We pride ourselves in selecting and preparing high-quality, flavorful food that is grown and produced in an environmentally responsible manner. Great Lakes Brewing Company® uses local vegetables and herbs in dishes whenever seasonally available, local eggs, milk, cream and butter, local or naturally raised meats, and responsibly farmed or wild-caught seafood. Our committment to freshness runs deep. So deep, that nearly a decade ago, we started growing produce for our Brewpub in our own backyard.


Local sourcing wouldn't have been a challenge a century ago, when more than 80% of the acreage in our county was devoted to farmland. But by the time our Brewpub was established in 1988, only 2.1% of the land in the county was designated farmland. Thankfully, we now find ourselves part of an emerging trend that allows small family farms and diversified vegetable producers to flourish. We are proud to support local farmers, and to be a part of the exciting local food movement.

We began farming 10 years ago in community gardens, when we practiced coordinating the growing season with the needs of our Brewpub. In 2008, we established a relationship with Hale Farm and Village, a living museum of historical agriculture and architecture, 20 miles South of Cleveland.  One of our former servers, Christine DeJesus, took the lead on cultivating the land devoted to us, which we dubbed Pint Size Farm. We used the space not only to grow high-quality produce, but also to give our staff the first-hand experience of organic agriculture that they relate to customers in our Brewpub. Christine grows top-notch heirloom produce and demonstrates composting of our brewer's grain and kitchen trimmings, companion planting, green cropping, drip irrigation, and managing the microclimates on our half-acre plot.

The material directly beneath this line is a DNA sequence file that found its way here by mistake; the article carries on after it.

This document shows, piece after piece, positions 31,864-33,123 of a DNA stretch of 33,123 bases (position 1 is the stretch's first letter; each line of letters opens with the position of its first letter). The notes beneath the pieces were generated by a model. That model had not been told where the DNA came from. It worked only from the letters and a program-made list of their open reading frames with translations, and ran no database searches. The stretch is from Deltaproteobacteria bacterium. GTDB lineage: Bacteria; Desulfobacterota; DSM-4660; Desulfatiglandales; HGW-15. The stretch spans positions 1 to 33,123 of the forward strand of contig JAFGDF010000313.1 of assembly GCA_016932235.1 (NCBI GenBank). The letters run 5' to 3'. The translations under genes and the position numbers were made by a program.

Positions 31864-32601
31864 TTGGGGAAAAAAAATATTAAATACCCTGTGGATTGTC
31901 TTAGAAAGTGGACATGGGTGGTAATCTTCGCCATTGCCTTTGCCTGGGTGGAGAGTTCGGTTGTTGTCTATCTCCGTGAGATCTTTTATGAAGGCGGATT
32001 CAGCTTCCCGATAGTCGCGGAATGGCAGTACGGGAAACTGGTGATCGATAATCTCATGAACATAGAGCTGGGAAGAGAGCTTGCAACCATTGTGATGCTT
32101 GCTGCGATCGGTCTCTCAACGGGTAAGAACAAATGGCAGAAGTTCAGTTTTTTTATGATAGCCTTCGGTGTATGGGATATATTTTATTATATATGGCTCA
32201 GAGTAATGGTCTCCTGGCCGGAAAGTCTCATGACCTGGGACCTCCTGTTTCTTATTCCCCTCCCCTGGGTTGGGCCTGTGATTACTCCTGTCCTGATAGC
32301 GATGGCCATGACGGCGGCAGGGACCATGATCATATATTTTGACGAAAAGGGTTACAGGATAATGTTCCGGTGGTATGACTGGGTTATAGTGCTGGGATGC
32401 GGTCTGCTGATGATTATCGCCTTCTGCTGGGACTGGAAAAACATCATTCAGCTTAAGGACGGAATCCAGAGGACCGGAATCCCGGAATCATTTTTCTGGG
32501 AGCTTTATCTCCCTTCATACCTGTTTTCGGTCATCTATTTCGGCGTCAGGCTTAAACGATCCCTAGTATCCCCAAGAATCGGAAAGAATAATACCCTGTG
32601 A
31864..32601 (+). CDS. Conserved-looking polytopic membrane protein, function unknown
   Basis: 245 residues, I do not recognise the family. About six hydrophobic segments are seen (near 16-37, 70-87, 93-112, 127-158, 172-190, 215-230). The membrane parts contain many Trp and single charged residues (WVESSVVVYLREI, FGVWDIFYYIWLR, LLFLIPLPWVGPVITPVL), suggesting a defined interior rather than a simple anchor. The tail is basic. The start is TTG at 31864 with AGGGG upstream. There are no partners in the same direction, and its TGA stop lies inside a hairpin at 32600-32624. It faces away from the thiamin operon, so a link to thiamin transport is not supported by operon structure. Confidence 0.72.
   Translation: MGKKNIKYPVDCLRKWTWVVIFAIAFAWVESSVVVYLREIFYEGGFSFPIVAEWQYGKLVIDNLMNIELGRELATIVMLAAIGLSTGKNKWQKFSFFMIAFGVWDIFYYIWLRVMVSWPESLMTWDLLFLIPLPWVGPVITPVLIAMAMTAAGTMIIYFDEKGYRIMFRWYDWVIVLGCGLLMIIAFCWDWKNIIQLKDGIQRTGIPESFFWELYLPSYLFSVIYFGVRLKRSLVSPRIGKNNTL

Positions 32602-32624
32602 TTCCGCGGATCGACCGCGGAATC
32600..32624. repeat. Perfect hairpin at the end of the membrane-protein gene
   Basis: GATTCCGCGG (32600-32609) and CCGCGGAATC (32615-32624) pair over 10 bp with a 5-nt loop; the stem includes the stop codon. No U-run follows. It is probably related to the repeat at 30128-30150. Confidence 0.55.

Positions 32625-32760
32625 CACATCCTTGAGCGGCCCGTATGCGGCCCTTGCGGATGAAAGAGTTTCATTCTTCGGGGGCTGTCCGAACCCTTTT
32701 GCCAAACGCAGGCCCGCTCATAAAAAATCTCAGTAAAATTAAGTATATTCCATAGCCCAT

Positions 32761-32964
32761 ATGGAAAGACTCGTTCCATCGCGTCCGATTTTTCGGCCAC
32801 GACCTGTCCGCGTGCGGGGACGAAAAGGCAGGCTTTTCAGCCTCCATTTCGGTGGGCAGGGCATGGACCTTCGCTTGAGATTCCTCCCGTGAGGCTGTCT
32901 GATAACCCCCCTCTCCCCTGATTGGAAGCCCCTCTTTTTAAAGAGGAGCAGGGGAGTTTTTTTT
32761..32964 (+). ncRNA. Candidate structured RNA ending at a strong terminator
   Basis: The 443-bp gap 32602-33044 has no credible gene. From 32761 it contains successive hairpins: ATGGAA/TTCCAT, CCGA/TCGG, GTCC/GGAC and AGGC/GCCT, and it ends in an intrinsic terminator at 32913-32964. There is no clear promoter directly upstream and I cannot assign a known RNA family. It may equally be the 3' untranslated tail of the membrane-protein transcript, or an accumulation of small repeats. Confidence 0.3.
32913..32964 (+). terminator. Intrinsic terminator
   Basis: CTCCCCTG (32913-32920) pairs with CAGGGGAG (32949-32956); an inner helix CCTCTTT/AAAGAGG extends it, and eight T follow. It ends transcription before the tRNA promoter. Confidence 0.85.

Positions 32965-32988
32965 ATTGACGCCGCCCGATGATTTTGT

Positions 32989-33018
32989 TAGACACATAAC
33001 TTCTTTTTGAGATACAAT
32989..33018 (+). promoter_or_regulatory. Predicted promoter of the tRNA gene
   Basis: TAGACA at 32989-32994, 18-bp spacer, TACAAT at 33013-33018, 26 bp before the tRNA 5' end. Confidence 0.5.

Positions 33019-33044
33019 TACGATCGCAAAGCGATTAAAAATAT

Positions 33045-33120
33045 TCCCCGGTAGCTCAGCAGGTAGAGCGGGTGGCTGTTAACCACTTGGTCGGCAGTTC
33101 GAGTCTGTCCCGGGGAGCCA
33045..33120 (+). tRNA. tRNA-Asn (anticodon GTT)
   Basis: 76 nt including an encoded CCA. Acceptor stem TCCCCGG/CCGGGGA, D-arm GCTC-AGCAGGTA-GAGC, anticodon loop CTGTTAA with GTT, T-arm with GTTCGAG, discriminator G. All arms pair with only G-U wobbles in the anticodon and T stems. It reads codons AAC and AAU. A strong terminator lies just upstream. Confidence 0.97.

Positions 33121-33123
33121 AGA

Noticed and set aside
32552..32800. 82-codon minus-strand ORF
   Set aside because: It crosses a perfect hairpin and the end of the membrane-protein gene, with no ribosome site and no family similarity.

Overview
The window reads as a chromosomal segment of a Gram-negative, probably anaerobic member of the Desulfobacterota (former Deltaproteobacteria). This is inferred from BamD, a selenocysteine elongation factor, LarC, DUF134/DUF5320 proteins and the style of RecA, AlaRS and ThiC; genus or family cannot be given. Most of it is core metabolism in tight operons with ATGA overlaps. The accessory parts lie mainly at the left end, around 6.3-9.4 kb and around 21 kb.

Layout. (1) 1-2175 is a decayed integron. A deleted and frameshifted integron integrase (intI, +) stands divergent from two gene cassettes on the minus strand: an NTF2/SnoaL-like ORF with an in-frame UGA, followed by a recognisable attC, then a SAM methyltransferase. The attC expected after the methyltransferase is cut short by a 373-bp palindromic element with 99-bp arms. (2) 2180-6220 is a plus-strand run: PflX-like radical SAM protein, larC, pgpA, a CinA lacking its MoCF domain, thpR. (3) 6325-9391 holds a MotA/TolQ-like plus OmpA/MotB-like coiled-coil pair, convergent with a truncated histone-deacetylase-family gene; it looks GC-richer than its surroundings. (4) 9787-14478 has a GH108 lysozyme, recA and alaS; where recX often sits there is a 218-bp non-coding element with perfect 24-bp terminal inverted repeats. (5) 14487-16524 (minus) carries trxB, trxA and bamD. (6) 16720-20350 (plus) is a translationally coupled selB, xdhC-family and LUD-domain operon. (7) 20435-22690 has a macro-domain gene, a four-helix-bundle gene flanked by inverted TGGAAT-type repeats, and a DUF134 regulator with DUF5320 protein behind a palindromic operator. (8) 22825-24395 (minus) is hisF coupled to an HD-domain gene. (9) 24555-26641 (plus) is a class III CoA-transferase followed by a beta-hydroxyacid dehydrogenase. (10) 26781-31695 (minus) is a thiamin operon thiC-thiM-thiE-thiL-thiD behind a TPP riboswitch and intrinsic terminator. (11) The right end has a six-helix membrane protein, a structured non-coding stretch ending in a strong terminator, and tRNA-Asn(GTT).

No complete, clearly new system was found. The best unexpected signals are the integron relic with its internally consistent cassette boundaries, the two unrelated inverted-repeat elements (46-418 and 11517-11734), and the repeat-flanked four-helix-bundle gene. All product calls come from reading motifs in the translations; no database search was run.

In 2010 we joined a collaborative effort to establish a six-acre urban farm called Ohio City Farm. Located one mile from Public Square and several hundred yards from the Brewery, it may be the largest urban farm in the nation. We supported the farm in its first year with financial planning and a Community Supported Agriculture (CSA) sponsorship. Our Brewpub and customers benefit from produce grown on one acre of the farm by The Refugee Response, a non-profit organization which finds employment and jobs training for resettled refugees from around the world. We owe many thanks to Ohio City, Inc. and Cuyahoga Metropolitan Housing Authority for helping to make Ohio City Farm a reality.


When you dine at GLBC, you not only enjoy a great meal and brews in a cozy, historic setting, but you also help to support our community's vibrant local food movement.